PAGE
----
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Arizona election bill to purge early voting list put on hold in House

Election workers sort ballots Wednesday, Oct. 21, 2020, at the Maricopa County Recorder's Office in Phoenix. Despite massive turnout for early voting, elections in Arizona are going pretty smoothly. By the following Tuesday, Maricopa County had processed more than 1.2 million ballots, surpassing the total number of early ballots cast in 2016. (AP Photo/Matt York)

PHOENIX (AP) — An Arizona election bill to purge inconsistent voters from the popular permanent early voting list is in limbo after the state House took the highly unusual step of cutting off debate Thursday.

The measure is one of several Arizona bills that would reshape the election procedures in a state that has become one of the most closely contested presidential battlegrounds. Former President Donald Trump and his allies have aggressively pushed disproven or unsupported allegations that Trump’s loss here was marred by fraud.

It’s part of a broader national fight over voting rights in the wake of the 2020 election.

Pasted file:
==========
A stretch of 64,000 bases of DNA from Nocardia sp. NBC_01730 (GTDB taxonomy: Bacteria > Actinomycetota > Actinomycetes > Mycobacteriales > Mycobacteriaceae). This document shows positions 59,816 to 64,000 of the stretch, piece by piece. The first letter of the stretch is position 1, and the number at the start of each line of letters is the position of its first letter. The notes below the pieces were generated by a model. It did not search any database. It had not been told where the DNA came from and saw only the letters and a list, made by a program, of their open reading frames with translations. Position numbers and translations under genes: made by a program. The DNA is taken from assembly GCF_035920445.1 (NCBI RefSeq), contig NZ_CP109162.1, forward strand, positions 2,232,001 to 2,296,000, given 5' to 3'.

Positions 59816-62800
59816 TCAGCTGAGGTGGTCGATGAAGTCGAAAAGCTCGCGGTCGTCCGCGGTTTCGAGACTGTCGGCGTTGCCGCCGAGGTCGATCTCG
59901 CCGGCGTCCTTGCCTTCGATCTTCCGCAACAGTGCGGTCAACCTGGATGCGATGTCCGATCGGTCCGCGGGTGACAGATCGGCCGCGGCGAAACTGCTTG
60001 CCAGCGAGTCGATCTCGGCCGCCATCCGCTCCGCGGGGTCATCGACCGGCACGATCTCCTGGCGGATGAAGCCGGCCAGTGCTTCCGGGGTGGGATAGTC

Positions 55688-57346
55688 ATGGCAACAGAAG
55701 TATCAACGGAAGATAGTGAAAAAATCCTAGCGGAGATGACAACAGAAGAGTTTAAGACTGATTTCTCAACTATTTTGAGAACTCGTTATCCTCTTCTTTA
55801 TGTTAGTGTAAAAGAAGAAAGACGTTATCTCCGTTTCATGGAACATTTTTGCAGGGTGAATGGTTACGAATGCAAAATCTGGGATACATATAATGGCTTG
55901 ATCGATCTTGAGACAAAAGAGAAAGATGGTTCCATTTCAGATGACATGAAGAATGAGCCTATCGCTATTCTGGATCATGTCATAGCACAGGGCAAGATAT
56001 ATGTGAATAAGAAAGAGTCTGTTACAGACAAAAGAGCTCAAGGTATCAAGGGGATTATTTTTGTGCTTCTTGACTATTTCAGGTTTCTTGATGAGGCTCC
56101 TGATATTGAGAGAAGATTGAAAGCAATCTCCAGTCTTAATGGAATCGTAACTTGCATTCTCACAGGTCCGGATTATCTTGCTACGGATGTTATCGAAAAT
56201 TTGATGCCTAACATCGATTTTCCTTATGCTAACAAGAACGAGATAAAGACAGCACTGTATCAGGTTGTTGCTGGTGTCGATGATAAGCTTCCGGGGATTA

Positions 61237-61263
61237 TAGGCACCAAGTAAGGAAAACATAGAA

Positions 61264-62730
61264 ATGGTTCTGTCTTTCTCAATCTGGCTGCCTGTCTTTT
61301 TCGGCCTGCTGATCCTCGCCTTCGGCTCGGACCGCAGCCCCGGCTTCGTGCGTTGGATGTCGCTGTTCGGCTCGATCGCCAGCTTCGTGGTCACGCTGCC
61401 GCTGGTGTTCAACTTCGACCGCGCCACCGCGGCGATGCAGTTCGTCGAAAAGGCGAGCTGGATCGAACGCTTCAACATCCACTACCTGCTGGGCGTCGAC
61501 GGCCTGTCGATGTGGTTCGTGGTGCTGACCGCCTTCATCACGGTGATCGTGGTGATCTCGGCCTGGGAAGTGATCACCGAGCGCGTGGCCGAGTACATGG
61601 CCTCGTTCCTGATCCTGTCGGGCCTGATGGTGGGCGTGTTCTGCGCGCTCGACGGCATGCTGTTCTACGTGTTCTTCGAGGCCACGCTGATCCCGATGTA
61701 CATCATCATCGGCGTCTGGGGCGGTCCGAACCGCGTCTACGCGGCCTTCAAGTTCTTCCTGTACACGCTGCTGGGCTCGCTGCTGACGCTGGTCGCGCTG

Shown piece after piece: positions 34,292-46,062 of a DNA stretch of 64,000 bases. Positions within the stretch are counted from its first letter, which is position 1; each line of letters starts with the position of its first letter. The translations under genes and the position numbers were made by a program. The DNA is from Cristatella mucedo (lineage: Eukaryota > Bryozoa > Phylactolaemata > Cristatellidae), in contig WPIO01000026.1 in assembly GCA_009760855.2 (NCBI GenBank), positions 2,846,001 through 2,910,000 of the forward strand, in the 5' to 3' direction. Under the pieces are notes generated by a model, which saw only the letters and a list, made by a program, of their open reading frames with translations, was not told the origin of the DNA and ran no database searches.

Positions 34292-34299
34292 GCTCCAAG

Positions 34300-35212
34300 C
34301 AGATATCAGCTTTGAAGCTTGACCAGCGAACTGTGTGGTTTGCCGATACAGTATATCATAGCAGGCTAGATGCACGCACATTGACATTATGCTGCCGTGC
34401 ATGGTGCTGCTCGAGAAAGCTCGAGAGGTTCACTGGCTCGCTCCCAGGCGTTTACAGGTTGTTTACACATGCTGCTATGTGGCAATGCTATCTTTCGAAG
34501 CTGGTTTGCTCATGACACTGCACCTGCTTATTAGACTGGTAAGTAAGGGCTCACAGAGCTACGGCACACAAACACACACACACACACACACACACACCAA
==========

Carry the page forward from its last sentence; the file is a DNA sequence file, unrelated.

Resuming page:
The Arizona bill, SB1485, would remove people who don’t return their mail ballot for two consecutive election cycles from the permanent list, which allows voters to automatically receive a ballot before each election. About 75% of Arizona voters are on the list. Affected voters would get a postcard asking if they want to remain on the list, and would be removed if they don’t respond.

About 200,000 voters sat out the primary and general elections in 2018 and 2020 and would be eligible for removal, according to data from the secretary of state’s office.

Democrats say the measure would disenfranchise voters, with an especially strong impact on people of color. Republicans say it would affect only people who’ve shown they’re not interested in voting by mail.

Republican House Speaker Rusty Bowers did not explain his decision to abruptly cut off debate, but it suggests at least one Republican was not going to support the bill. With a slim 31-29 majority, the GOP must be united to pass legislation without Democratic support.

A spokesman for Bowers, Andrew Wilder, said there will be discussions about amending the bill, and he expects it to come back to the House floor in the future.

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